When I’m frustrated, I make this horrible grunting/groan type sound.
It’s awful, really.
My knowledge of the sound I make was realized when I kept hearing my youngest make the sound. Everytime she would get upset at someone, she made that noise, and she made it loud and long. I told her to please stop making that terrible sound.
Then I got upset about something and I made the sound. “Oh. She gets that from me.”
I was thinking about how I could ask my children to help me by gently saying something like, “Mom, you’re making that sound” every time I did it. But then another thought came in. “You are the parent. You shouldn’t have your children correct you.”
Where did that thought come from? What voice put that in my head? Maybe a parenting expert?
It’s not that I want my children to correct me, it’s that I want them to encourage me to stop doing something I want to stop doing. They’re my people; we help each other. I realize I am their authority for this season of their life, but I also realize, I’m just human.
And we, together, are just walking this life out together, imperfectly, humanly, as we lean into faith.
I am their mother, and I intend to do my best to lead and instruct them, but I also want them to see me as flawed and in need of Jesus everyday, because I am, and I do.
There are so many should’s and should not’s and it kind of exhausts me. And confuses me sometimes. And makes me neurotic. I often say I want to parent from my gut, listening to that inner whisper that so gently guides. I like to think that God puts that whisper in the soul of a mother to help her along, to help me along. And then to also have the Holy Spirit tangled up in me, and God’s Word directing me, I can do this; I can mother. And thank God He gives us wisdom through mothers who have gone before us, and who are willing to teach us. Those women who have heeded God’s call to help the younger mothers, they are gifts.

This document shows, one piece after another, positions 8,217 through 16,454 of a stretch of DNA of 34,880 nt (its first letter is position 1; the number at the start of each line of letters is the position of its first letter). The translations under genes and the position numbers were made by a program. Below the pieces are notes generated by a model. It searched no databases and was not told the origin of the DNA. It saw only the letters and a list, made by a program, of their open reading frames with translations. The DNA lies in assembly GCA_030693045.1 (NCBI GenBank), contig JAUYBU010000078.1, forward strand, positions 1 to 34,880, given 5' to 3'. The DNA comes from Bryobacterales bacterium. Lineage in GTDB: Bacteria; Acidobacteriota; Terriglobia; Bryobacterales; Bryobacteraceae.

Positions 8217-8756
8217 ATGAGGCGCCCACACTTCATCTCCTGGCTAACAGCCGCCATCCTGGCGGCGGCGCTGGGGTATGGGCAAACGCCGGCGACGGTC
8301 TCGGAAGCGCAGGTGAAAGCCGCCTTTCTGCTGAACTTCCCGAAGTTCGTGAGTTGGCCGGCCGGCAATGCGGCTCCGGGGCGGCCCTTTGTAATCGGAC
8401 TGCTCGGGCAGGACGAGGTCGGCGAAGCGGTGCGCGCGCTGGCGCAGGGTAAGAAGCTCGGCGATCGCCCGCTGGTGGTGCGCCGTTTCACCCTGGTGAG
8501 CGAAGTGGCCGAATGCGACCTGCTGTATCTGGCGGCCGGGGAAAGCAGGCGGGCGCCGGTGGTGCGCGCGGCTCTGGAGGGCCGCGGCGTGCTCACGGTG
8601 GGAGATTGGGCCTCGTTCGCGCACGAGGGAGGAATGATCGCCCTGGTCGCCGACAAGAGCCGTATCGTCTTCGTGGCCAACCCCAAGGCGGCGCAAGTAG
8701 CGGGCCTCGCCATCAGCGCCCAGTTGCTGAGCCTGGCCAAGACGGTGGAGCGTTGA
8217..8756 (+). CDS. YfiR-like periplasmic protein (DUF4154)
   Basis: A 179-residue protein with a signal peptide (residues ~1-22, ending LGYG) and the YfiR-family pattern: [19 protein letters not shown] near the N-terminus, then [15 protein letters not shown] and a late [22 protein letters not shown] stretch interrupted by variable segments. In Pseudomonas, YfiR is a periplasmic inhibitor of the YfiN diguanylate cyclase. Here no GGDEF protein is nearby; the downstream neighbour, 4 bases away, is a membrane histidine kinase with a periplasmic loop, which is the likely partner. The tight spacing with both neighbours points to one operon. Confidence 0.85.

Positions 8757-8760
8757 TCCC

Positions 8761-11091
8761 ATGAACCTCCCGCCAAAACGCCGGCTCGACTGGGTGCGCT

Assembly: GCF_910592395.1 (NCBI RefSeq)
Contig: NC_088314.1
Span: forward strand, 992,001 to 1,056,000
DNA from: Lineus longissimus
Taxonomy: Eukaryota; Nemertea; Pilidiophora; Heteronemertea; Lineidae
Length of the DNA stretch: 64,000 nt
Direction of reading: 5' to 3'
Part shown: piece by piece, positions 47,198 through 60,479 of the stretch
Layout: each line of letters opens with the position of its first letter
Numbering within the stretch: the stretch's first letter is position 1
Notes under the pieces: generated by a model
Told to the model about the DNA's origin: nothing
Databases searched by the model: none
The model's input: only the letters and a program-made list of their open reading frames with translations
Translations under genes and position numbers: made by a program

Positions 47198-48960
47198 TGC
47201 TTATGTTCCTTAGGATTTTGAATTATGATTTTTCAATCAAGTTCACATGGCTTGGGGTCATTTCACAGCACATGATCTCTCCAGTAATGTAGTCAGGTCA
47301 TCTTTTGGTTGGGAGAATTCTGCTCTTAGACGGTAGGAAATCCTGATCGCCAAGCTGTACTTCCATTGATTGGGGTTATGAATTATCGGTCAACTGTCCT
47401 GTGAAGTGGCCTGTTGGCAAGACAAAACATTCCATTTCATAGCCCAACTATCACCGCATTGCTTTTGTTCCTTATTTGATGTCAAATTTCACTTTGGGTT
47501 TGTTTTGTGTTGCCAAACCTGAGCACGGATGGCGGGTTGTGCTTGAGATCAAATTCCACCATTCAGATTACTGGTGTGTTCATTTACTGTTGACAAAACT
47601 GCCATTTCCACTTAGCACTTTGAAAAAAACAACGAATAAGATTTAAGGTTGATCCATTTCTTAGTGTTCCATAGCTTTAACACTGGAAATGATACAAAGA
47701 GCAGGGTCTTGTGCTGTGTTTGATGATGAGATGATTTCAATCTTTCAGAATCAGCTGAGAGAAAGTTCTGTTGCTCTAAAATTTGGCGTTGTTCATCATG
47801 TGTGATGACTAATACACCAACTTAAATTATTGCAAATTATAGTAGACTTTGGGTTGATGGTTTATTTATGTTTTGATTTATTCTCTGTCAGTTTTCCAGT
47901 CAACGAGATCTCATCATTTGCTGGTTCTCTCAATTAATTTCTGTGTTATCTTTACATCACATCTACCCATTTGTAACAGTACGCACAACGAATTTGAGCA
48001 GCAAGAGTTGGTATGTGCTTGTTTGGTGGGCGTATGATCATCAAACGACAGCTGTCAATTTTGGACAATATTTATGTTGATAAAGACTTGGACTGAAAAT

But all of us, young and old, we are just so human. I want my kids to see my humanity. I want them to see me trying and listening and praying and working out this life, because I want them to know they are not alone in the human experience. I want them to see that life is not cookie-cutter, but it is beautiful. It’s hard and good and delightful and painful, but we get to do it together.
“Caroline” I say, “I’m so sorry I have been making that terrible noise and then yelling at you not to make it. How about this, I’ll help you and you help me. We’ll work on it together. Sound good?”
“Sounds good, mom.”
I show the way, but we walk together. And together, encouraging one another daily, we can do this life, and we can do it well.
One human, holy step at a time.
Keep on, sisters, SM
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